This is street photography, even though it’s in a park. The idea is to freeze a moment in time to preserve the essence of movement, place, and people. Street scenes are studies; they take something fluid and solidify to be examined in detail later. In scenes like this, I see things that were not apparent at the time. I think there is value in that, like maybe an appreciation for the multitude and beauty of things unnoticed.
On most mornings I have a routine, doing the same things I did the morning before. Once in a while, I take photos instead.
I’m a creature of habit, and if I don’t put my keys in the same place, I’d spend half my life looking for them. Habits and routines go hand in hand and can be good, or not so good. But you get my drift.
It’s a little like having an autopilot in our car. It allows us to do one thing while doing another. Again, nothing wrong with that unless we forget where we are going.
I guess my point is that it might be a good idea to step outside our comfort zone now and again to see where we are. For me, that means getting out to take photos. For you, it would be something completely different, but just as important.
Here is a shot I took last year in Sarasota. It was one of those rushed shots that I was frantically trying to capture as the sun disappeared. The windblown palms added drama to the scene which meant that a three image HDR was out of the question. Nevertheless, I was able to get this with a single exposure from that fantastic Sony sensor on the A7RII.
I took this with a super wide angle 12mm lens. I don’t use it as much as I’d like, but this is an example of what it can do. In a lot of cases, it’s too wide for my needs. But still, it’s nice to have it in the kit.
One thing it does well is to include a lot of the sky. In this case, that’s what I wanted because of the clouds and colors. But at other times it can leave a lot of empty space. Anyway, I’m happy with how it turned out with the combination of the windblown palms, leading lines and dramatic clouds.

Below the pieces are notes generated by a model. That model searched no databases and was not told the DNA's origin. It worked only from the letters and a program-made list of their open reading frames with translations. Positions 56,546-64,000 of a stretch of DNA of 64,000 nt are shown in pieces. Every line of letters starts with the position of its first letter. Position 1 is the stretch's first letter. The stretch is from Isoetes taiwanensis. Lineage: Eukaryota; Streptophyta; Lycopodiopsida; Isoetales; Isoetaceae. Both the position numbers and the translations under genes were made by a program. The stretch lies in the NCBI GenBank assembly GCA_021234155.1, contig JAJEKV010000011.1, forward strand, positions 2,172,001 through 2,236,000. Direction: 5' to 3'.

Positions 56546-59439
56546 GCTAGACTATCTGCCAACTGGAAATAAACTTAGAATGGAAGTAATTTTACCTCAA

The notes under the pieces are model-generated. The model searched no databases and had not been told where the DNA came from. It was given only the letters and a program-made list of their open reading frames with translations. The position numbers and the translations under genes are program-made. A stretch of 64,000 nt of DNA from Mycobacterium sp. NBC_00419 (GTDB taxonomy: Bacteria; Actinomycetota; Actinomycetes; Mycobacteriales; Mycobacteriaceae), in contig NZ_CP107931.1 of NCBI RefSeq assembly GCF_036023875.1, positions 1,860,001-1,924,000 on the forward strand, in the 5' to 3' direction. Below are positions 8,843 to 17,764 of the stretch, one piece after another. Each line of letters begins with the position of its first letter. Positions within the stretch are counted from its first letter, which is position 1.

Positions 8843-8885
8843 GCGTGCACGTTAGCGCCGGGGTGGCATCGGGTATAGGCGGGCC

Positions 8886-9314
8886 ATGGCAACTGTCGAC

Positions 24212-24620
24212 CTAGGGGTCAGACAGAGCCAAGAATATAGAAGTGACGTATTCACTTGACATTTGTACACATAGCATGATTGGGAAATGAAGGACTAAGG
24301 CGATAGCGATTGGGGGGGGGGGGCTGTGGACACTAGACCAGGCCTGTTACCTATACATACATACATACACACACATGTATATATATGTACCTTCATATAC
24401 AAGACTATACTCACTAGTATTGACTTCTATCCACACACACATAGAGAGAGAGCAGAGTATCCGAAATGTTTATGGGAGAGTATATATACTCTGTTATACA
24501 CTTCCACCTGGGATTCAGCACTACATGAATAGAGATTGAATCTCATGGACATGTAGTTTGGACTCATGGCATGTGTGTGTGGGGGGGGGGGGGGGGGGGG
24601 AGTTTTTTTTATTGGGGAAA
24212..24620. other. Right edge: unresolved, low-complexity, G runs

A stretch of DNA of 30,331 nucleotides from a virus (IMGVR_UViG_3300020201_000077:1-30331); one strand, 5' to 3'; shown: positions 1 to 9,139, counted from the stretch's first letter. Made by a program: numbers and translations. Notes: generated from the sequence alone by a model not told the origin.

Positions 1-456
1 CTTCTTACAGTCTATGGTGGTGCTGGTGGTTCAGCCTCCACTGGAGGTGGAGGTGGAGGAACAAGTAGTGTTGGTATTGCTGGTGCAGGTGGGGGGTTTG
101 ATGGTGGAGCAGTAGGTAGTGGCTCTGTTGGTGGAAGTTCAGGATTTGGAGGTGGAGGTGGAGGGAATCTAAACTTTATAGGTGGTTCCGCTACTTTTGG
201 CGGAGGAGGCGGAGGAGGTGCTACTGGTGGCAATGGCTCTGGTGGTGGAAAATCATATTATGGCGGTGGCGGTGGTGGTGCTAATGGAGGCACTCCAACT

Sarasota is growing, and the skyline changes about every six months or so. That means I need to get my behind down to this spot at least once a year to keep up. But I’m pretty sure nothing has changed in this one particular section.
As a photographer I wonder if the architects of this bridge designed it with the setting sun in mind. It’s positioned such that in you get this view in the afternoon as you cross over to Bird Key. Sometimes if we are going to dinner in St Armand’s Circle we’ll cross the bridge at this time; heaven forbid I should have a camera.
If you scan through my portfolio, you’ll see a lot of photos on or, around this bridge. And yes, some were taken when I was heading to dinner. However, it’s such an iconic location that I’ll keep coming back to hopefully find something slightly different. I’ve worn it out for sure, but hey, who’s counting?
Often on a Sunday morning they’ll close the bridge for a run because this is the closest thing we have to a hill. Florida is really flat. If you want to see the landscape the easiest way is to walk or run up to the middle of the bridge. Of course, you could also stand on the top of a nearby hotel, but then you’d miss out on your exercise, not to mention the intentions of the bridge builders.
Here is the super blue blood moon over Sarasota’s Ringling bridge. Boy, what a commotion this created. I was standing by myself along the water, nearly hidden by brush along the side of an empty section of road. Some passerby must have seen me and looked over to see what I was doing.
As I was absorbed in my camera settings and composing the shot, I was oblivious to everything around me. At one point I heard someone’s voice and looked up to see a crowd of people standing behind me. There was all manner of smart phones taking this same picture with the little LED flashes going off.